Calming Colombia and Nicaragua's Murky Waters

An article in World Policy revisits the territorial dispute between Colombia and Nicaragua. Nicaragua has been accused of being confrontational with its neighbors with this case, being used as an example. The presentation of the case in this article offers what seems like a more realistic view.

Here and in all the other disputes, Nicaragua has elected to take the case to the World Court and look for a final resolution rather than continue the ongoing finger-pointing. As both sides agree to recognize the court decision this seems like the best way to end these disputes.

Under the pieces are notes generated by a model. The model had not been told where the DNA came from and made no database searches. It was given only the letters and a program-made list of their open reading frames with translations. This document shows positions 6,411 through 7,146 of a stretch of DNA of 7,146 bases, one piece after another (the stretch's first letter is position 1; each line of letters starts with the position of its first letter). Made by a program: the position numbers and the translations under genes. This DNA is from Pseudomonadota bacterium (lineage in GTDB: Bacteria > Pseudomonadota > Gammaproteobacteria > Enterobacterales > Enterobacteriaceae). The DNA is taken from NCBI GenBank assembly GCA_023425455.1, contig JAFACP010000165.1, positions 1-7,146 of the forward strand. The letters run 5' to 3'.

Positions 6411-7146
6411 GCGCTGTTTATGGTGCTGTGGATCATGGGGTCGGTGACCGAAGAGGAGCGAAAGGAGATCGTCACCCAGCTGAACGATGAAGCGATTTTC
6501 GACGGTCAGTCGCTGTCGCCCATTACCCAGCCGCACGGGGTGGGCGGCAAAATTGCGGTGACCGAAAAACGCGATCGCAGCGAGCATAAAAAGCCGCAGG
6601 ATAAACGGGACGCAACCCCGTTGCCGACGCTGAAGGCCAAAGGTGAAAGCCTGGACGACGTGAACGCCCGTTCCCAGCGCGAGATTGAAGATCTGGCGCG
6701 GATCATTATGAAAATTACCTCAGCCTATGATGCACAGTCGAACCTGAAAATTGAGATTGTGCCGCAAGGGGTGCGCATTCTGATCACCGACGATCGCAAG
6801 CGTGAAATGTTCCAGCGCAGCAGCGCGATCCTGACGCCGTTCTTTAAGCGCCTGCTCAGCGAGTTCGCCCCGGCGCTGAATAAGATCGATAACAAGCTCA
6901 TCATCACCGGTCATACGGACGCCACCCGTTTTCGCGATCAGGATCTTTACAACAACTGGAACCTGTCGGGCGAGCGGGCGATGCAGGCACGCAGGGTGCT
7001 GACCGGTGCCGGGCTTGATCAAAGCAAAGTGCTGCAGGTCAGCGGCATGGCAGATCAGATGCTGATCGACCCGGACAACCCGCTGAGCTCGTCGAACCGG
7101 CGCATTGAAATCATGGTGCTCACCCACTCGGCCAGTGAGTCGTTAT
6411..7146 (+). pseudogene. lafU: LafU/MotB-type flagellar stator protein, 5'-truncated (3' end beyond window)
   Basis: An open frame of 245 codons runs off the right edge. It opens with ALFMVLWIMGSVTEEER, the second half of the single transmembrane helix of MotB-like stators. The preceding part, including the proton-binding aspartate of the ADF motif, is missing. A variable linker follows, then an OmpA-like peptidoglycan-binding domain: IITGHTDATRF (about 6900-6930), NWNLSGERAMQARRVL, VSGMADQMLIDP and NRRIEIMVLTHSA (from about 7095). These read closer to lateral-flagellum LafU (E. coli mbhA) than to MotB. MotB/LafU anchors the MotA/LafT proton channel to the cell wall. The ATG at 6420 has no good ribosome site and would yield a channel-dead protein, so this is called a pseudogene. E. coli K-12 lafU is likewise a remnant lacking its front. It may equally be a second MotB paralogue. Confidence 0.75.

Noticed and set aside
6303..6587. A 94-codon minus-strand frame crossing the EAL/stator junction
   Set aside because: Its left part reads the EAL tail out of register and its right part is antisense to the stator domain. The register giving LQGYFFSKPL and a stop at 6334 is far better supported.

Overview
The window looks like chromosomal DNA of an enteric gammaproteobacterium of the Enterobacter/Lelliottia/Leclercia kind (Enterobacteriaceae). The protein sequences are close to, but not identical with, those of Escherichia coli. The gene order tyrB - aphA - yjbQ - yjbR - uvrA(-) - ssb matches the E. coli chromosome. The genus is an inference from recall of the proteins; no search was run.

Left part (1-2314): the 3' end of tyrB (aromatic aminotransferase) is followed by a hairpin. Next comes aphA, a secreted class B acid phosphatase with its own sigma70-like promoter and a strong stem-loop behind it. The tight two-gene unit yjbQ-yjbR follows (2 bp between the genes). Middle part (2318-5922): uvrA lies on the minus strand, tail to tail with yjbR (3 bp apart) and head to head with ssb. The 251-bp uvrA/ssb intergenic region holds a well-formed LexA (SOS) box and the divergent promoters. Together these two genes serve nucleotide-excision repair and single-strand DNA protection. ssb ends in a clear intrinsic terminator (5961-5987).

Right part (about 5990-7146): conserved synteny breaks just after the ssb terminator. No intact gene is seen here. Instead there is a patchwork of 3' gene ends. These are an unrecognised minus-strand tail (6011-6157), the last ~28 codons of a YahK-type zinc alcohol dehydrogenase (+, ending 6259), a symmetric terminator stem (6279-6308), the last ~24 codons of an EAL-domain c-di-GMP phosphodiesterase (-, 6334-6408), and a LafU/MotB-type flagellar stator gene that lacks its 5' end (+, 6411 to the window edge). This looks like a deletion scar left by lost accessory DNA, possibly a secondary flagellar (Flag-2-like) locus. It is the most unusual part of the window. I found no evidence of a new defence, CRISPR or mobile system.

After being on the backburner for over three decades, The Hague is finally ruling on a spat between Colombia and Nicaragua over a set of islands that includes San Andrés, Providencia, and Santa Catalina in the Caribbean Sea. While Nicaragua will argue that the border between the states should be located between its coast and Colombia’s—and not be defined by the 82nd meridian—there is little chance that Nicaragua will succesfully claim sovereignty over the entire archipelago, and the International Court of Justice’s (ICJ) decision by the end of 2012 will set an important precedent for maritime disputes across Latin America.